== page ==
Icloud questions!

Discussion in 'iPad 3 Forum' started by Danijoh69, Apr 8, 2012.

  1. Danijoh69

    Danijoh69 iPF Novice

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    Ok, I like to think I'm reasonably tech savvy, but can someone explain "The cloud" to me! I mean if I generate a Power Point on my iPad (3) & then save it to the cloud, how then do I access that Power Point on my pc in class? Thanks for a reply!
     
  2. twerppoet

    twerppoet iPad Legend

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    The cloud is a generic term for services that traditionally were local on the computer being in the cloud instead. There is no hard and fast definition, just examples (and a lot of marketing).

    File services like DropBox supply file systems in the cloud. You access those files either using a browser or an app that you load on the computer. There are tones of file services.

    Businesses often use cloud sourced computing. Instead of running their own servers they rent time on big server farms. This has started to trickle down to end users with services like Google Docs, CloudOn, OnLive, and Microsoft 365; where you're tools and files are all in the cloud.

    Apple's iCloud is a hodgepodge of features mostly centered around keeping all your information and devices synced and backed up. It has some limited file storage ability (depending on the app) and a few online tools; but they are focused towards it primary purpose, not meant to be the same type of solutions as DropBox or or Microsoft 365. At least not yet. There are indications Apple intends to make iCloud far more than it is now; step by seductive step.

    The good news is you can use many of these services. You are not limited to iCloud.

    So, to answer your more specific question. You get an app that can save your Power Point to an online service like DropBox. At school you download that Power Point using a browser (from your DropBox account) and use it as you usually would. If you have the option of downloading the DropBox app on the school computer (unlikely) it would already be there.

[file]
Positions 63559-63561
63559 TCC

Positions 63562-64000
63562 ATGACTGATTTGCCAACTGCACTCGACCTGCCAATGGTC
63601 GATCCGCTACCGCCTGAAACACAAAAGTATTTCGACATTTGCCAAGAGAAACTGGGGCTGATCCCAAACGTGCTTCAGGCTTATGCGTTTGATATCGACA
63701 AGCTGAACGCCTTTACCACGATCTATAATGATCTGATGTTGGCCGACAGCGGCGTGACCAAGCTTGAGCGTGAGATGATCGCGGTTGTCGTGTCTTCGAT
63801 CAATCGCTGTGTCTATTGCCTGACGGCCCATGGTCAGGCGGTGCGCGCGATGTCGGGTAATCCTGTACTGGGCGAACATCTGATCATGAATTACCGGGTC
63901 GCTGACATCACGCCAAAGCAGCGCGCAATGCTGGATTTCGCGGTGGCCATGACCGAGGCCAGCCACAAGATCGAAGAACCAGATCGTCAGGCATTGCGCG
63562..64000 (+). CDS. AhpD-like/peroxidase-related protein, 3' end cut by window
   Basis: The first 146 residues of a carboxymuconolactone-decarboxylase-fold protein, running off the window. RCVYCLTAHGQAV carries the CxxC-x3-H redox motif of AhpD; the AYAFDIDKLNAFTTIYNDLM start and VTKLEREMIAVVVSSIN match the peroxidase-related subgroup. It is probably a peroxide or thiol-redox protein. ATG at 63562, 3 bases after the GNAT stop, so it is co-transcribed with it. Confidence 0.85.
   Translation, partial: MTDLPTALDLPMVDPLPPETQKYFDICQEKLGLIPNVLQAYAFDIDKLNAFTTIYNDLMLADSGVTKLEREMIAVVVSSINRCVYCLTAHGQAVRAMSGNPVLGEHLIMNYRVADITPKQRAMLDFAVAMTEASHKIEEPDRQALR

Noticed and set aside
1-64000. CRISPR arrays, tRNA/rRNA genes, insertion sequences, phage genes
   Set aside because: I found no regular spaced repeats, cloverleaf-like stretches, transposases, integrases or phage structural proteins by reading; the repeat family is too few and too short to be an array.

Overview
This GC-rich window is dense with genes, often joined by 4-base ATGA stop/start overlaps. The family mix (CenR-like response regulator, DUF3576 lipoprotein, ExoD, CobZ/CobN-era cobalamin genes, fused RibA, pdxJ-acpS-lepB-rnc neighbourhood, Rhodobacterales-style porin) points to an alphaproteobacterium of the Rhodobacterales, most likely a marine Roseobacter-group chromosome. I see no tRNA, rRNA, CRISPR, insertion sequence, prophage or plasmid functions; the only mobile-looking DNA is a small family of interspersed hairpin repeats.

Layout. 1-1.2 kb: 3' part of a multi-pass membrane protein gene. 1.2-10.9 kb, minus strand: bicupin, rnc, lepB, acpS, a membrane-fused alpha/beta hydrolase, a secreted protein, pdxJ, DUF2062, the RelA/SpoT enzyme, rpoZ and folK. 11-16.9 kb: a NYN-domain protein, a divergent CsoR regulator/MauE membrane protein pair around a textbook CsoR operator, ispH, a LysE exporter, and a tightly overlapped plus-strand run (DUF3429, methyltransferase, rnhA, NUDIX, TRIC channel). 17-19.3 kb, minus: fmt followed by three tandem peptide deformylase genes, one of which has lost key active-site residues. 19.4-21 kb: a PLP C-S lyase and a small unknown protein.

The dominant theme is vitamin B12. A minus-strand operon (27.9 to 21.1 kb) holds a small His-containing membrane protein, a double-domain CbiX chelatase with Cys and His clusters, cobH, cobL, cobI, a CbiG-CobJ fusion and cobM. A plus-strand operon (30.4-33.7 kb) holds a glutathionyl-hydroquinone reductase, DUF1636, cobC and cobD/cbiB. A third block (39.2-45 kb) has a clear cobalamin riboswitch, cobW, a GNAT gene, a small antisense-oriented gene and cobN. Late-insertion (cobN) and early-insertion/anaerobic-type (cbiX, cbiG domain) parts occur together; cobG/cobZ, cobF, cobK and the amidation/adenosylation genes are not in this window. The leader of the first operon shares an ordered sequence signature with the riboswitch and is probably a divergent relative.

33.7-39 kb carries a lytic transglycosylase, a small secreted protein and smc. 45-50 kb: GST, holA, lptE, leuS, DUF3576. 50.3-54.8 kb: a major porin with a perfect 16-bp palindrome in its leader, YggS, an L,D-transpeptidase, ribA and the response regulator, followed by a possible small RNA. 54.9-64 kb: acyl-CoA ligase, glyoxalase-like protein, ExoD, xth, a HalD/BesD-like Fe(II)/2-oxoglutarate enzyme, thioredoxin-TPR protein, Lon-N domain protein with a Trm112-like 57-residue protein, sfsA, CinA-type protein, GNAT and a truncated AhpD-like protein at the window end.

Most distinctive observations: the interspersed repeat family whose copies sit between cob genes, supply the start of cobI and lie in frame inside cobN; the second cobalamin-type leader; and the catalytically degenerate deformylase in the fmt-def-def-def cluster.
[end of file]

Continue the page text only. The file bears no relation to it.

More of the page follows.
Or if you want to use Keynote, Box.com would probably work better. You can use the WebDAV export option to export files directly to it. Most of the other office suite apps have DropBox support built in.

    You can find lots of opinions on the best app by searching the forum, and tons of reviews in Google. The most common are the iWorks apps (Pages, Numbers, Keynote), Office HD, QuickOffice, and Documents to Go.

    At any rate, there are more and more services billing themselves as 'cloud' services every day. You're better off concentrating on the specifics of each product, and how it might fit into what you need to do.
     
    Last edited: Apr 8, 2012
  3. drathbun

    drathbun iPF Novice

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    Even if your school's IT department doesn't allow Dropbox on the school computer, if the computer has a web browser and access to the Internet, you can save your PPT to Dropbox, go to the classroom computer, open the web browser and go to your dropbox account to play the PPT from there. Once you end the session by logging off the classroom computer, your Dropbox session ends with it. I do this all the time at my University. Just ensure the computer wipes your data on logout or doesn't save the information locally in the first place.

    Sent from my iPad3 using iPF
     

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